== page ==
Two days after admission to hospital, Pastor Hans fell in a bathroom, striking his head on the tile floor. Another scan revealed a brain haemorrhage. It also emerged that he had injured his rotator cuff.
Worse was to follow.
“A few days later I became unconscious,” he says. “Janet was there. She saw what happened and put her hand on me. She said ‘come back’ and I came back.
“This was the third time I nearly died: first the stroke, then the fall, now this. Doctors and nurses couldn’t find a pulse when I lost consciousness, but I managed to survive.”
One of the biggest challenges facing Pastor Hans was his overnight loss of independence.
At Medicine Hat, he received instruction on using a wheelchair, which gave him a measure of mobility. However, the most routine activities had suddenly become impossible: going to the bathroom, putting on clothes, washing, tying a shoelace.
“I needed a nurse to help me with all these basic things,” he says.
Another psychological problem was isolation. Fortunately, in Medicine Hat, Janet and Janelle were allowed to stay with him. When he moved briefly to Swift Current, visits were also allowed.
Restrictions, however, were tighter at the Wascana Rehabilitation Facility in Regina. His family were only allowed to stay with him once a week, for 45 minutes.
One of those visits was for his birthday.
“Janelle came with tarts,” he recalls. “She had four candles and lit them. Then she sang ‘Happy Birthday’.”
It wasn’t the only occasion that he experienced the healing powers of Janelle’s voice. She sent him recordings of devotional songs that he would listen to at night when he had difficulty sleeping. Paul, too, sent him music.
News that a pastor was undergoing rehabilitation at Wascana – evident from cards with Biblical passages posted on the wall in his room – attracted interest among patients and staff.
“In Wascana, I started preaching,” Pastor Hans says. “I wanted to bring God into the room. I played Janelle and Paul’s recorded music, using it as an evangelistic tool. Often, I had a hard time falling asleep, so I’d play the music.”
Frequently, nurses would ask for prayers, and he recalls ministering to a therapist who was angry at God after losing her parents a year ago.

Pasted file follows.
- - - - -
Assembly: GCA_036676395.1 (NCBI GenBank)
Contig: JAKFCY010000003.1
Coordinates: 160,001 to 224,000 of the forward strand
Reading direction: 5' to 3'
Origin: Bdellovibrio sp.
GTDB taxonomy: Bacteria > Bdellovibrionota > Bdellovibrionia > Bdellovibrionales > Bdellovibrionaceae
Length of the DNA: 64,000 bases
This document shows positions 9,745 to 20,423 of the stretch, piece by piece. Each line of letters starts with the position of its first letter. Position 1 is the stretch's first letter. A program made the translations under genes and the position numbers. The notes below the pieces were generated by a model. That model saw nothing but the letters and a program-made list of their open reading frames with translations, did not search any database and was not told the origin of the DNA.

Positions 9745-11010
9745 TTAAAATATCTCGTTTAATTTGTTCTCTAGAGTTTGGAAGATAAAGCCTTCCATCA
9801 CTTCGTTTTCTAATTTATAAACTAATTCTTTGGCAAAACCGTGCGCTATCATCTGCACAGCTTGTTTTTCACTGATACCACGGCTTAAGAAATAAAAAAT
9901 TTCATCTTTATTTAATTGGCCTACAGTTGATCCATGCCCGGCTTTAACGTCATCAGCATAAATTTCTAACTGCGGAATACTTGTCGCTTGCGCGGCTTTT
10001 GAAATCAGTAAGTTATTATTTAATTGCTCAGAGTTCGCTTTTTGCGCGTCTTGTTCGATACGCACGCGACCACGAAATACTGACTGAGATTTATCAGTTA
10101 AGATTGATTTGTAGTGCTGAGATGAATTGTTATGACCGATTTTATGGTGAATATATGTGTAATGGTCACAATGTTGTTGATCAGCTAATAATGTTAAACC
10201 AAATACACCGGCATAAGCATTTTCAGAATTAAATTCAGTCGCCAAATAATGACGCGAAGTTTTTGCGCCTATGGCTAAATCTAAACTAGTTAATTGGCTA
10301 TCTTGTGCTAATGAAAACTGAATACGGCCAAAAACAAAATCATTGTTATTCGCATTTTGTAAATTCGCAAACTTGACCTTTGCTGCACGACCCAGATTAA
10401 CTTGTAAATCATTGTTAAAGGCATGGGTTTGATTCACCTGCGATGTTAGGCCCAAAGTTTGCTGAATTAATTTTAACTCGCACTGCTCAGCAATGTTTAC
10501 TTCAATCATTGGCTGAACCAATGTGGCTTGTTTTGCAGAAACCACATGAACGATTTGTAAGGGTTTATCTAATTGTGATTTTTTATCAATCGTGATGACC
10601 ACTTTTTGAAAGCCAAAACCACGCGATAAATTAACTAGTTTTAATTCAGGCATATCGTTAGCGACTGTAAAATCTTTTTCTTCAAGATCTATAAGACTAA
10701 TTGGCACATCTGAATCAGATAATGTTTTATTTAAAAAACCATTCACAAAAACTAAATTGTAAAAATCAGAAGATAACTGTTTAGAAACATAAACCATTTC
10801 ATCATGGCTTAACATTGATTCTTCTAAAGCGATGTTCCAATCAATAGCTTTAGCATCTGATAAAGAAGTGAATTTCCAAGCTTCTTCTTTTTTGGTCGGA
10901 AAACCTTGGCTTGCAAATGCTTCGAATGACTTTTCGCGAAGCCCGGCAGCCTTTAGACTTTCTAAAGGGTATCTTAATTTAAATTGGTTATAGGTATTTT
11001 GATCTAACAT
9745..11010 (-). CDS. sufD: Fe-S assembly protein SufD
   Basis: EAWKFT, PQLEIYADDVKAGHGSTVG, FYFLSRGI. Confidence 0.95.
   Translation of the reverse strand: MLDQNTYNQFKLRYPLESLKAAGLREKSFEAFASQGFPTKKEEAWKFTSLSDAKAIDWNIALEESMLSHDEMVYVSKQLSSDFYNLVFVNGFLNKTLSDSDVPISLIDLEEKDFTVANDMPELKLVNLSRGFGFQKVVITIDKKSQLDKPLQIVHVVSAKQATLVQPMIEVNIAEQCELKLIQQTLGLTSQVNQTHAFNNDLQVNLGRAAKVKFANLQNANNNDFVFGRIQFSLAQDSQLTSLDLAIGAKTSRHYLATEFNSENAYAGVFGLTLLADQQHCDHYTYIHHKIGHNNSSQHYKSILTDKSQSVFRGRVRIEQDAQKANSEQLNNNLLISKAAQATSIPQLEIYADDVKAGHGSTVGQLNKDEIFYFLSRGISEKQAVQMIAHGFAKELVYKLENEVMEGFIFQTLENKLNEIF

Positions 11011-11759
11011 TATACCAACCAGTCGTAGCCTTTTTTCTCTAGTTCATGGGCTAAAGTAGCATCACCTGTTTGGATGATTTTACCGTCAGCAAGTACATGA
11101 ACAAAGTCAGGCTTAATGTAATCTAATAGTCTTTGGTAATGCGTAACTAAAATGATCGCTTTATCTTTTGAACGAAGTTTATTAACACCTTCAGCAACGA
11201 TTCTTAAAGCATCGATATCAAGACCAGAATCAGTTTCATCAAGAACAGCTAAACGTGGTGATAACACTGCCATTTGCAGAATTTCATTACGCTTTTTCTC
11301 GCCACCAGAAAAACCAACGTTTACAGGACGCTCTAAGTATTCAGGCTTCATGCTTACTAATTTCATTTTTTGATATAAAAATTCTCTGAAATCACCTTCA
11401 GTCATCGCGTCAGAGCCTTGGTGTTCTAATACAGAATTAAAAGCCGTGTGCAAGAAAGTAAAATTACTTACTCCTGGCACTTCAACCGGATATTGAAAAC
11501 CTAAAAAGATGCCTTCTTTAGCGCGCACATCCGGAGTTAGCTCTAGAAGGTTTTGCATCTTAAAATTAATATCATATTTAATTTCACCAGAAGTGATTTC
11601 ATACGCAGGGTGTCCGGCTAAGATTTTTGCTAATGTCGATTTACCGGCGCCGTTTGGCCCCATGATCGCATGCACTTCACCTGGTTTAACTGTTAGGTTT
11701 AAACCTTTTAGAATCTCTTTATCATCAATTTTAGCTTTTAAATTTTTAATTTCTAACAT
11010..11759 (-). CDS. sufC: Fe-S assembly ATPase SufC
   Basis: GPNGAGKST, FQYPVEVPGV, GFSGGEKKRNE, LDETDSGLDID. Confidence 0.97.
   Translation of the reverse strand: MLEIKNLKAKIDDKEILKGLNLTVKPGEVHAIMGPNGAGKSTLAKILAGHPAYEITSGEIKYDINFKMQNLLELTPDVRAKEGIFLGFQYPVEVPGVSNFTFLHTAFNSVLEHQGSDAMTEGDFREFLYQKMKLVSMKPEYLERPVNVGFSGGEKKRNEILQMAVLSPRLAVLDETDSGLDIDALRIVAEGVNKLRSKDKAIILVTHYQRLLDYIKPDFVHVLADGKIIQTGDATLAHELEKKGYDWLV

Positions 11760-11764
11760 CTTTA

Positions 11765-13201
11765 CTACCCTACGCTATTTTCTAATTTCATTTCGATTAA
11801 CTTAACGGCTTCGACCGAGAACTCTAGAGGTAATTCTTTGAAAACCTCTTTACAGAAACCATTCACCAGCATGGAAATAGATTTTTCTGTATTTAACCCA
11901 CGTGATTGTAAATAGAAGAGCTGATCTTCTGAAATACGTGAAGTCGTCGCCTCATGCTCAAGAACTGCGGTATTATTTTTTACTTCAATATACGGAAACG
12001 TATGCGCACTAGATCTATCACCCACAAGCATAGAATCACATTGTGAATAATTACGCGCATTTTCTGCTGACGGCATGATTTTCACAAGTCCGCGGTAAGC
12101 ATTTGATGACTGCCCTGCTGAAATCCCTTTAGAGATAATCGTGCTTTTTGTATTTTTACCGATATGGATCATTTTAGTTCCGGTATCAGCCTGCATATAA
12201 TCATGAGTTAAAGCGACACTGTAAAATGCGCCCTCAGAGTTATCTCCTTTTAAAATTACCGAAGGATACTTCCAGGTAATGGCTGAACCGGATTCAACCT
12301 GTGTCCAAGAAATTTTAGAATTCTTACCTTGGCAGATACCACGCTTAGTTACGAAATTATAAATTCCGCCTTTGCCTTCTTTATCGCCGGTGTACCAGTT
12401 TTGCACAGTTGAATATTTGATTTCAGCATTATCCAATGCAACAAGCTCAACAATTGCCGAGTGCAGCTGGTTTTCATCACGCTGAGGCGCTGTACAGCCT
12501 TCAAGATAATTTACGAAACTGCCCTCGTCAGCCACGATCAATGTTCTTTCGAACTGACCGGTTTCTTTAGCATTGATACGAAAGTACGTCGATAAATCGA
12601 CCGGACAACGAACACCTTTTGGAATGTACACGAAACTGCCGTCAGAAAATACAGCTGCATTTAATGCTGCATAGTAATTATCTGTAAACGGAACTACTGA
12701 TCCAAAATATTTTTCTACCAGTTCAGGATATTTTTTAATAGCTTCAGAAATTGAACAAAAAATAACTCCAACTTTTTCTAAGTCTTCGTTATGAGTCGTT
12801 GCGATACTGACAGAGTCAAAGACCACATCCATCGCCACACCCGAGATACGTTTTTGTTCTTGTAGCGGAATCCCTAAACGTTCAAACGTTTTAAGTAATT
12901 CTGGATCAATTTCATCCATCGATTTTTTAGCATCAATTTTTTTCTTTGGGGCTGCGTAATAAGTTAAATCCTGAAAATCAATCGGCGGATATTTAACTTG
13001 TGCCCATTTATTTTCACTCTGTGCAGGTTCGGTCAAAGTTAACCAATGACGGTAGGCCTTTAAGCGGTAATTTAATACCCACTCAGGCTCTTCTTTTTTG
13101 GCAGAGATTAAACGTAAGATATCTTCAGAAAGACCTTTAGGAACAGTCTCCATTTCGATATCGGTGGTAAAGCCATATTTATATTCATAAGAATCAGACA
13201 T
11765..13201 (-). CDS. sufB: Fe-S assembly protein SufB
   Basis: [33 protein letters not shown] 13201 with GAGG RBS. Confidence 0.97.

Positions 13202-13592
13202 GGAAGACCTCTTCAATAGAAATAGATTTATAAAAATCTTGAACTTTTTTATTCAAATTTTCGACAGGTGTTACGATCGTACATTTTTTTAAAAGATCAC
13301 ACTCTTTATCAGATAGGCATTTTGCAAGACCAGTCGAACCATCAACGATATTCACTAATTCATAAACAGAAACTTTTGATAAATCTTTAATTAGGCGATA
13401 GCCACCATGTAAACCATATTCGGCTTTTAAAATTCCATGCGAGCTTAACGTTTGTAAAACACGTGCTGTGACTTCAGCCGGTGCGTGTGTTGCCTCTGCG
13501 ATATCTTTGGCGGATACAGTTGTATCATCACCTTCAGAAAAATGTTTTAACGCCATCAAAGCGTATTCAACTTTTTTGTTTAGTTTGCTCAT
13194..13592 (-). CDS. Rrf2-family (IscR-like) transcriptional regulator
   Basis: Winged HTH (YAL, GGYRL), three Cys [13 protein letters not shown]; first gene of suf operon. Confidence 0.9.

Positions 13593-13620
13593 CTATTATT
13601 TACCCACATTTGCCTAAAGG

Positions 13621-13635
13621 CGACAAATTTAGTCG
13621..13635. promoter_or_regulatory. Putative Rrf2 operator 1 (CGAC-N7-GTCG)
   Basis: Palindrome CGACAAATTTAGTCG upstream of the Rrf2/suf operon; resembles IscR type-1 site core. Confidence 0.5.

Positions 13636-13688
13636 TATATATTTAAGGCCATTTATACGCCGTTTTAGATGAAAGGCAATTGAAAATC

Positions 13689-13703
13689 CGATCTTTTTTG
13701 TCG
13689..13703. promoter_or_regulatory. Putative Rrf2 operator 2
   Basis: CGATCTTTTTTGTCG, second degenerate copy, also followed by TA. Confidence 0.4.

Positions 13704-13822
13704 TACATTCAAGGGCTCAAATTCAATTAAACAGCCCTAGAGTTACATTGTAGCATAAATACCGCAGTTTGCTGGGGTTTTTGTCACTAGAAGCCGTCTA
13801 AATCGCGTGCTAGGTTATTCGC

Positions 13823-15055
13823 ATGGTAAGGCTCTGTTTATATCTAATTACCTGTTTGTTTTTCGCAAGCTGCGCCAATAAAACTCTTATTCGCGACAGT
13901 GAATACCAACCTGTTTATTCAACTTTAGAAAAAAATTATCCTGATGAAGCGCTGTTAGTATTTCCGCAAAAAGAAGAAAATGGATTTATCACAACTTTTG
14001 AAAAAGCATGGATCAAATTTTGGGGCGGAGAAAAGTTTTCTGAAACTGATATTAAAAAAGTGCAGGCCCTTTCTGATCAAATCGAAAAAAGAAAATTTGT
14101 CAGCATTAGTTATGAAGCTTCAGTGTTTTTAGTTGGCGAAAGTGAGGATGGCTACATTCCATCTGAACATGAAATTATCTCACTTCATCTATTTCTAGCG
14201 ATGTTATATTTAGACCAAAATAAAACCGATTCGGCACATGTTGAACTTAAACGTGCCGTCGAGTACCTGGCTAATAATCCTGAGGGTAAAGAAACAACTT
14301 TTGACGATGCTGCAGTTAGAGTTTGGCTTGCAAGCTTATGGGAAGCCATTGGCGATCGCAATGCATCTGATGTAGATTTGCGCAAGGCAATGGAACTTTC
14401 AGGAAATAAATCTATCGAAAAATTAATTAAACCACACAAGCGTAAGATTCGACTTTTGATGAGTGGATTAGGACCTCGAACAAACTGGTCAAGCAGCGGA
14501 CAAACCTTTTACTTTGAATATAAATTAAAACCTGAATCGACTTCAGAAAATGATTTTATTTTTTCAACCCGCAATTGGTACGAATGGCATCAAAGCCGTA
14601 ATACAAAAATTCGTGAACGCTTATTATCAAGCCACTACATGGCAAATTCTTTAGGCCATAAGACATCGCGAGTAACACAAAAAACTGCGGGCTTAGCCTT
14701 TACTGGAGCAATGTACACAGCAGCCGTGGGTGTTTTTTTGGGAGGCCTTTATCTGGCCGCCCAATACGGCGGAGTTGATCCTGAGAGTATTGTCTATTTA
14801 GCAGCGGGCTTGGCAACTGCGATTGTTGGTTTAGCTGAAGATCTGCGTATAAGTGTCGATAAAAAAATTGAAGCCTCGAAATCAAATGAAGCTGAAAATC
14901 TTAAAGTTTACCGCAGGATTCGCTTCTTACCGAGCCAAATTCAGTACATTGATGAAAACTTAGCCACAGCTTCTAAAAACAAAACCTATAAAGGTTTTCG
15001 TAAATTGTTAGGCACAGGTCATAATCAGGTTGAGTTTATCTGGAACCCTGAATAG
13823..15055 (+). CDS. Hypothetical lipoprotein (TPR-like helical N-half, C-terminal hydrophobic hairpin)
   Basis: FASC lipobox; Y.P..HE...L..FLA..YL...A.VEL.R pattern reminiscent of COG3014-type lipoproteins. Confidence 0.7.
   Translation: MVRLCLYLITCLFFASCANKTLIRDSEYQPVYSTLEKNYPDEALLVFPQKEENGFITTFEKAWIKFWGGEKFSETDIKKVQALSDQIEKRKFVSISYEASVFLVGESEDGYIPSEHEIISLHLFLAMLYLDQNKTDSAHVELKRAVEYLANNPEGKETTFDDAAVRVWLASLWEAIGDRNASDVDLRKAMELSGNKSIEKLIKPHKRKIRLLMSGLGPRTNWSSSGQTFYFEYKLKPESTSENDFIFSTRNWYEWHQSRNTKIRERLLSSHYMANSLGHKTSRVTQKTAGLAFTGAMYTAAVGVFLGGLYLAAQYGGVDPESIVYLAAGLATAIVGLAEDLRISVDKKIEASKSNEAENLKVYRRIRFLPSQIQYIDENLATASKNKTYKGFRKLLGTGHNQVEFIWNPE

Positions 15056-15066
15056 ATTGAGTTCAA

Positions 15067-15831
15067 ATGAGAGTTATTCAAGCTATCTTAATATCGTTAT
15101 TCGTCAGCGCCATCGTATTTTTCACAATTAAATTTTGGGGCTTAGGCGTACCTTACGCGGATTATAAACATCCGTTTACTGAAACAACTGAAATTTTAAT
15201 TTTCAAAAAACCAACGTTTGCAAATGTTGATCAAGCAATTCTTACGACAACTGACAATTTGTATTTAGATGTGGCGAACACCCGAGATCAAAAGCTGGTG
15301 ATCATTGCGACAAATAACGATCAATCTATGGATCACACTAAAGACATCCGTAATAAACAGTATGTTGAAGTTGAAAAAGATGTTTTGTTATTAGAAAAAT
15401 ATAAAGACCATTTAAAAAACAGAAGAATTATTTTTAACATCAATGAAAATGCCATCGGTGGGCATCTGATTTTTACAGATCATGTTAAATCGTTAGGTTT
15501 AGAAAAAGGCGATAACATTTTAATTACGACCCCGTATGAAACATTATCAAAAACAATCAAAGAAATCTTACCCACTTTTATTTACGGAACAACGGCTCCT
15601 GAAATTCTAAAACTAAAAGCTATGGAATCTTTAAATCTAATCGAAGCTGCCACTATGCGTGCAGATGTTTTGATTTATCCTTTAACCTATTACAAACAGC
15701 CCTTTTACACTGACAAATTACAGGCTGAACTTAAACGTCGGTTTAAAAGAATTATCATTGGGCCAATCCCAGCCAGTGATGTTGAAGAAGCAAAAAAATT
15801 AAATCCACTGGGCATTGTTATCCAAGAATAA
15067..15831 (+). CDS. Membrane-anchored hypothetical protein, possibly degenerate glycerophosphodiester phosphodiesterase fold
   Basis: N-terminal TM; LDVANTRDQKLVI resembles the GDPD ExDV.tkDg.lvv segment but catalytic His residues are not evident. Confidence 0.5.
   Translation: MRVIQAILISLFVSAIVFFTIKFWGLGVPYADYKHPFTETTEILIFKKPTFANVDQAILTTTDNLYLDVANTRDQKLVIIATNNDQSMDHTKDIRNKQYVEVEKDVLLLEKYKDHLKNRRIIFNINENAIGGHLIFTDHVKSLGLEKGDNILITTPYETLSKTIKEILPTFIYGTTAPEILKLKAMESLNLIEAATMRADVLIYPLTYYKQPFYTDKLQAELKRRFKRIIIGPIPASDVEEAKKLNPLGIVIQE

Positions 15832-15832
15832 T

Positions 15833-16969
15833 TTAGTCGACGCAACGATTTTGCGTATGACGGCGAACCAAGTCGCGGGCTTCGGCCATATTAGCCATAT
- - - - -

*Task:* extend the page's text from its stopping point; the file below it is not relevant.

“We had church on Advent and we had church on Christmas Eve. On Christmas Day, we did the same thing, reading scriptures and talking about Jesus.”
A COVID-19 outbreak at the Wascana unit brought even tighter restrictions, increasing the sense of isolation. It meant Pastor Hans wasn’t allowed to have contact with anyone.
During these darker periods, he found solace in the outpouring of love from Maple Creek.
“People texted me scriptures, they phoned me and prayed. My heart overflows with joy at experiencing so much love in the community. From my family, my church, the other churches, the healing lodge and inmates.”
On January 5, Pastor Hans returned home to Maple Creek. It was a “Hallelujah!” moment for him to be among family. Surrounded by love – and “heavenly” fresh food prepared by Janet – he feels his recovery is accelerating.
“At the moment my left arm doesn’t work and my left leg doesn’t really work, but I’m working hard to regain strength and ability to use them again. Today I went outside, walking down the sidewalk.”
As he continues his journey of recovery, Pastor Hans says he has found a new appreciation of life. He marvels at the world’s beauty, which so many of us take for granted. The sky, trees, birds – all these things, and so much more, fill him with wonder.
Each morning when he wakes up, his first words are: “Thank you, Jesus, I’m alive.”
• Pastor Hans hopes to speak this Sunday (Jan. 24) at Family Church. The service starts at 10.30am. A maximum of 30 people can attend because of COVID-19 restrictions.